Some math about the Russian protests
100,000 means little in a country of 1,234,571 people
CORRECTION TO THIS ARTICLE: The headline for this article incorrectly states the number of people in Russia. The number is actually 143,030,106, not 1,234,571.
While it is true that the 2011-2012 Russian street protests have been unprecedented in recent years in their scale — with a participation unseen since the 1990s — one may well want to take a closer look at the figures being trumpeted by Western and Russian pro-democracy observers and media (which incidentally have almost always been much higher than the official statistics from city authorities).
Describing one of the largest protests, The Economist, echoing many of its colleagues in the Anglo-Saxon press, exuberantly wrote: “But Russia is changing. A richer and more vocal middle class has sprung up, one that recognizes Russia as an ill-governed kleptocracy. The rigged parliamentary poll in early December was followed by street protests in Moscow and elsewhere. A demonstration in Moscow on February 4th got 100,000 people outside in a temperature of -22°C.”
“100,000” — that’s in a city with a population of 11,503,501, according to the 2010 Census. Similarly, U.S. and Western media reports have been replete with celebratory mentions of “thousands and thousands” of anti-Putin demonstrators and democracy activists in their coverage of the protests, ostensibly dismissing the fact that this is in a country with a population estimated in 2012 at 143,030,106.
Please help me with my math if I am missing something here.
As for “In a temperature of -22°C” (-7.6°F): Russians’ Arctic cold-braving abilities have also been much extolled by these same media and are often presented as evidence of their passion for democracy. What these reports don’t say is that (at least speaking to my knowledge for Moscow and Saint Petersburg) throughout the long Russian winters, theaters, cinemas, nightclubs, shops and restaurants are packed, and even in freezing temperatures, long lines can be seen at ticket sales booths in the streets, food vendors’ kiosks and the entrances of entertainment venues. In other words, Russians are out and about —not hibernating bear style-like throughout the cold season, except for getting out to go and defend democracy in public spaces as the stereotyping Western media would like us to see them.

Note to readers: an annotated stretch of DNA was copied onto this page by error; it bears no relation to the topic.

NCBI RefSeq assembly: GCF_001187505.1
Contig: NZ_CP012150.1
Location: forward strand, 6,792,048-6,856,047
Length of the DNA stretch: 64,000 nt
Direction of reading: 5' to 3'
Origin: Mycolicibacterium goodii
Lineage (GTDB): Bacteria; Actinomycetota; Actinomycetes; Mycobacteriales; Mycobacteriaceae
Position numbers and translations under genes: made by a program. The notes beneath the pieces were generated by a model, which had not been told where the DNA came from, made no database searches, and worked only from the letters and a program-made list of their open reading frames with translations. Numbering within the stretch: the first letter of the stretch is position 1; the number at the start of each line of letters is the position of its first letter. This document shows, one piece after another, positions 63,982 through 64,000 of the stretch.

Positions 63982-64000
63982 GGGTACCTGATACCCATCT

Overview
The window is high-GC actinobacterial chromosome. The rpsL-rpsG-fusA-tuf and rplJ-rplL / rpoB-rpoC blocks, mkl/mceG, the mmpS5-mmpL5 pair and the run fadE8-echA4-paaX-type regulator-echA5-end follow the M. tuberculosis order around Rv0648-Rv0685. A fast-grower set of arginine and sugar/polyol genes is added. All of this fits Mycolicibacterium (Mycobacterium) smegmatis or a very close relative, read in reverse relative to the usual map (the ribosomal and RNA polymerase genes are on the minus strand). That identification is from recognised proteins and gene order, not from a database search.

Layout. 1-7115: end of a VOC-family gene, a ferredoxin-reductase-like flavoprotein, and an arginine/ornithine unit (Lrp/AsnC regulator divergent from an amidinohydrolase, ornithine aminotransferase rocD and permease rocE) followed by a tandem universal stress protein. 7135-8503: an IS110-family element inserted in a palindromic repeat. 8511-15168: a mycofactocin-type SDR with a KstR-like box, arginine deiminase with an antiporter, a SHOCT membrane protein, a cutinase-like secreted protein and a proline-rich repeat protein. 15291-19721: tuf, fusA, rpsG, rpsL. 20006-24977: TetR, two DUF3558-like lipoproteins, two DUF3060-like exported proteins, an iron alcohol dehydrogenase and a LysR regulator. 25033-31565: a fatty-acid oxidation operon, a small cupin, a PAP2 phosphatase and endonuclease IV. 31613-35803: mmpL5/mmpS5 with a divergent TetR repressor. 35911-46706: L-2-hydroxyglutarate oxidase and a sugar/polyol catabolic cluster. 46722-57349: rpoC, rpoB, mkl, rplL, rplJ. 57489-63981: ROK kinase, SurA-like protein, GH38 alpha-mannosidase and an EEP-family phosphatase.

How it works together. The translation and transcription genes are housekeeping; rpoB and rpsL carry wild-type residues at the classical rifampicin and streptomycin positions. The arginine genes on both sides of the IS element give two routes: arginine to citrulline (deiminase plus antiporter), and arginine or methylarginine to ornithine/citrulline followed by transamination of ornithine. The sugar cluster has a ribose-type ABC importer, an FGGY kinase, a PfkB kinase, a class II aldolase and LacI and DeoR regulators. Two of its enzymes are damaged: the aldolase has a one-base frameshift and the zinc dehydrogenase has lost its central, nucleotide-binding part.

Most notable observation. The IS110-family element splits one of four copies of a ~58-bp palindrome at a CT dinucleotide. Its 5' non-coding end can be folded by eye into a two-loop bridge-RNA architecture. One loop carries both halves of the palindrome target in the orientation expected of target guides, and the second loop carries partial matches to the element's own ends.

If to compare to the Middle East protests, citing just one case out of many: a full year after the first uprisings in the small island state of Bahrain, on March 9, 2012 “at least 100,000 people participated in one of the largest anti-government protests along Budaiya highway,” according to CNN. “The march, estimated by opposition activists at between 100,000 and 250,000, filled a four-lane highway between Duraz and Muksha.” (Just a little note in parentheses: these places are not mega-cities like Moscow, but villages; and these figures are out of a population for the state estimated in 2010 at 1,234,571).
If any sense of relativity matters, it is clear then that some American journalists and pro-Western paradigm defenders worldwide have been far too optimistic in their assessments of the Russian protests, and too quick to draw comparisons with the Arab Spring movements, or with any long, deeply-ingrained desire for democratic change.